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Assessment of intestinal perfusion by a new balloon-tipped transpyloric probe

Clinical tools for assessment of hepato-splanchnic perfusion and oxygenation are still very limited. Recently, a special balloon-tipped intestinal probe which is based on the principle of photoplethysmography (PPG) has been developed and was found to adequately detect an impairment of splanchnic perfusion in an experimental model of septic shock. Here, a critically ill patient is presented in whom as assessed by transpulmonary thermodilution systemic oxygen delivery increased following a fluid challenge while PPG indicated an improvement in splanchnic microcirculation. Further and larger clinical studies are required to investigate this relationship sufficiently.

Clinical assessment of hepato-splanchnic blood flow and oxygenation is still a major task. As has been previously shown, variables of regional blood flow and oxygen delivery are insufficient to estimate regional conditions [1]. While invasive procedures, e.g., liver vein catheterization, enable measurement of hepato-splanchnic blood flow, this approach does not adequately indicate local pathologies within the gastrointestinal tract [2]. Still, clinically applicable and reliable techniques are lacking which could help to rapidly identify and enable adequate steps to solve hepato-splanchnic hypoperfusion or hypoxia [3]. Recently, a special balloon-tipped intestinal probe which is based on the principle of photoplethysmography (PPG) has been found to be able to detect an impairment of the gut perfusion in an experimental model of septic shock [4, 5]. As the device has been clinically introduced, we here report first clinical data using this system in combination with other monitoring techniques in a critically ill patient.

A 54-year-old male with a subarachnoid hemorrhage (SAH) for aneurysm rupture was receiving mechanical ventilation, continuous monitoring of intracranial pressure, and advanced hemodynamic monitoring by transpulmonary thermodilution (PiCCO™, Pulsion, Getinge Group, Sweden). Due to SAH, mean arterial pressure was kept high (90–100 mmHg). For gastric reflux and disability to feed him enterally, a transpyloric trilumen probe had been placed by endoscopy. This particular probe (Ikorus™, APD, France) allows to assessing mucosal oxygenation as indicated by a PPG index. As the patient received advanced hemodynamic monitoring, we were able to follow changes during fluid administration (500 ml Jonosteril™, Fresenius Kabi, Germany) for clinical indication (Table 1).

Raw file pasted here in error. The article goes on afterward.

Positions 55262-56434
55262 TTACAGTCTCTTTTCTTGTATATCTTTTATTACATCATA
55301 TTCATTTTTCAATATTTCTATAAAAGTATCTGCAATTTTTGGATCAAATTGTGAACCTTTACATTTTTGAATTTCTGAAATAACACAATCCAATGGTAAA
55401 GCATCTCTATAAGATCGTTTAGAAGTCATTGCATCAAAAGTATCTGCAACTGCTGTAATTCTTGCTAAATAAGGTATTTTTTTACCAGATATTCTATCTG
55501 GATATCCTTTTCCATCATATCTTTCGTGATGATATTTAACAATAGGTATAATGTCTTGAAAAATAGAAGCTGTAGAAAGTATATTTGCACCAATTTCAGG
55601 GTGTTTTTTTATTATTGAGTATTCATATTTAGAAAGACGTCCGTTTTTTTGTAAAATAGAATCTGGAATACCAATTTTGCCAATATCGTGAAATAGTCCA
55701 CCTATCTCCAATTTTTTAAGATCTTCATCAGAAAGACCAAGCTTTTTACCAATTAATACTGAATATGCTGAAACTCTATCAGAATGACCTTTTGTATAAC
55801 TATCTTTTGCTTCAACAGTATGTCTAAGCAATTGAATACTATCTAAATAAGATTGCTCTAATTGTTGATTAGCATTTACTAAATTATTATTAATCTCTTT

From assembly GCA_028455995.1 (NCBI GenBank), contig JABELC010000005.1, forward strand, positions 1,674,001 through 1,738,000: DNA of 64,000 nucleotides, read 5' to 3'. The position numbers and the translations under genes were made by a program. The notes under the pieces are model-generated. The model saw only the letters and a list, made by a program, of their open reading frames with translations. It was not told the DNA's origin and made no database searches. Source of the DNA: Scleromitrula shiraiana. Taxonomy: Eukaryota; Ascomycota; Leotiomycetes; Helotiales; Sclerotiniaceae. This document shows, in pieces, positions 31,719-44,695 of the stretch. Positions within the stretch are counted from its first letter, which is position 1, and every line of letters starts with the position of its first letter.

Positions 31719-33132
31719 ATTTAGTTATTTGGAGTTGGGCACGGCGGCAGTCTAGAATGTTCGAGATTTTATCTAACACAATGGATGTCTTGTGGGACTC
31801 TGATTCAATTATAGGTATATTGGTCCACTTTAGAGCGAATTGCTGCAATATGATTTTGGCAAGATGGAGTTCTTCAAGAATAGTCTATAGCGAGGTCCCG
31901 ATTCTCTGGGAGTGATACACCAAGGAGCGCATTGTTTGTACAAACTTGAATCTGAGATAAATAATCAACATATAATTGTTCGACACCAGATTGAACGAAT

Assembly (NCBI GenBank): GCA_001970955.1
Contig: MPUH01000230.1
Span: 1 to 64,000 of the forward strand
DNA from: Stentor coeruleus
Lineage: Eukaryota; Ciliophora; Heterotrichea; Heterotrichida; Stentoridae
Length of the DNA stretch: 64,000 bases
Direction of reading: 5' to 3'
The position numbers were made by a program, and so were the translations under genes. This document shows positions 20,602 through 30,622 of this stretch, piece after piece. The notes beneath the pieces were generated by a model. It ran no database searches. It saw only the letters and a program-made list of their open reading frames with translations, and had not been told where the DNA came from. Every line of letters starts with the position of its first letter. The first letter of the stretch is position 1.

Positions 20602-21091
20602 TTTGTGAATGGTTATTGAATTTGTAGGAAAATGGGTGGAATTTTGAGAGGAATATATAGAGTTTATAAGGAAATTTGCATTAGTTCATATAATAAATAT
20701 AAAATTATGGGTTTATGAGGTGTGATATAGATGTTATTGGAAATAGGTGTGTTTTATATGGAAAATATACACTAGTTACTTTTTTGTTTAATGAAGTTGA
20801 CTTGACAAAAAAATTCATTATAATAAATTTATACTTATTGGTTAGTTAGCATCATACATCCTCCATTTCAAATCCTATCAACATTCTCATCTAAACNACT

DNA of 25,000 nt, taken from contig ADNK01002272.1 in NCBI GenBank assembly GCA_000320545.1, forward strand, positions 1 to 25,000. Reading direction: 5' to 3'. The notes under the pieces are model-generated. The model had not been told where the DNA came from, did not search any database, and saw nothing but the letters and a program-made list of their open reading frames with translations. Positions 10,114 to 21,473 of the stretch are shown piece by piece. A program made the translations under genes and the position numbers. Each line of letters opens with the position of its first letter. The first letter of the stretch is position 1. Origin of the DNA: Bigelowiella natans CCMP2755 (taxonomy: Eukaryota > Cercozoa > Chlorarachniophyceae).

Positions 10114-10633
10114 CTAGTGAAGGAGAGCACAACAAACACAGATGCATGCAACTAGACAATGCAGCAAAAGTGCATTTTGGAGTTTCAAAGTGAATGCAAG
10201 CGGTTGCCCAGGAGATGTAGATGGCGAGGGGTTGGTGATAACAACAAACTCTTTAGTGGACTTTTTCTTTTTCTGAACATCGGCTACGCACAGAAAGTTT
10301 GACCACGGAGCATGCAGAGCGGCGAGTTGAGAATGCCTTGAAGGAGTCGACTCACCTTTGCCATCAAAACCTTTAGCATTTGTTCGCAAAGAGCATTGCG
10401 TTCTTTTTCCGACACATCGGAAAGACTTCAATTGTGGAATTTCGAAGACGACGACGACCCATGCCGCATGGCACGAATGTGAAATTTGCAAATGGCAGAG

Table 1 Different variables before and approx. 30 min after a fluid challenge

In this “responder” to fluid administration, findings may be interpreted as the optimization of cardiac preload (i.e., increase in intrathoracic blood volume and decrease in pulse pressure variation) and consecutively increase in cardiac output led to an optimized intestinal oxygenation as indicated by the PPG signal. In an animal study, the PPG signal has been found to reliably reflect the early perfusion alteration of the gut during sepsis [5]. Here, we support that optimized global flow may be associated with improved intestinal conditions. However, further and larger clinical studies are required to investigate this relationship sufficiently.


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The clinical study received funding from APD France.

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Data were stored electronically and manually.

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S.G. Sakka read and approved the final manuscript.

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Correspondence to Samir G. Sakka.

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Ethics approval and consent to participate

The project was approved by the Ethics committee of the University of Witten/ Herdecke (Chair: Prof. Dr. W. Gaidzik, no. 124/2017) and individual agreement was obtained.

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Written consent for study participation was obtained.

Competing interests

S.G. Sakka has received an honorarium from APD for writing the study proposal and setup of the prospective clinical study. He is a member of the Medical Advisory Board of Pulsion, Maquet Getinge Group.

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Sakka, S.G. Assessment of intestinal perfusion by a new balloon-tipped transpyloric probe. Crit Care 23, 49 (2019).

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  • Regional blood flow
  • Non-invasive assessment
  • Critically ill patients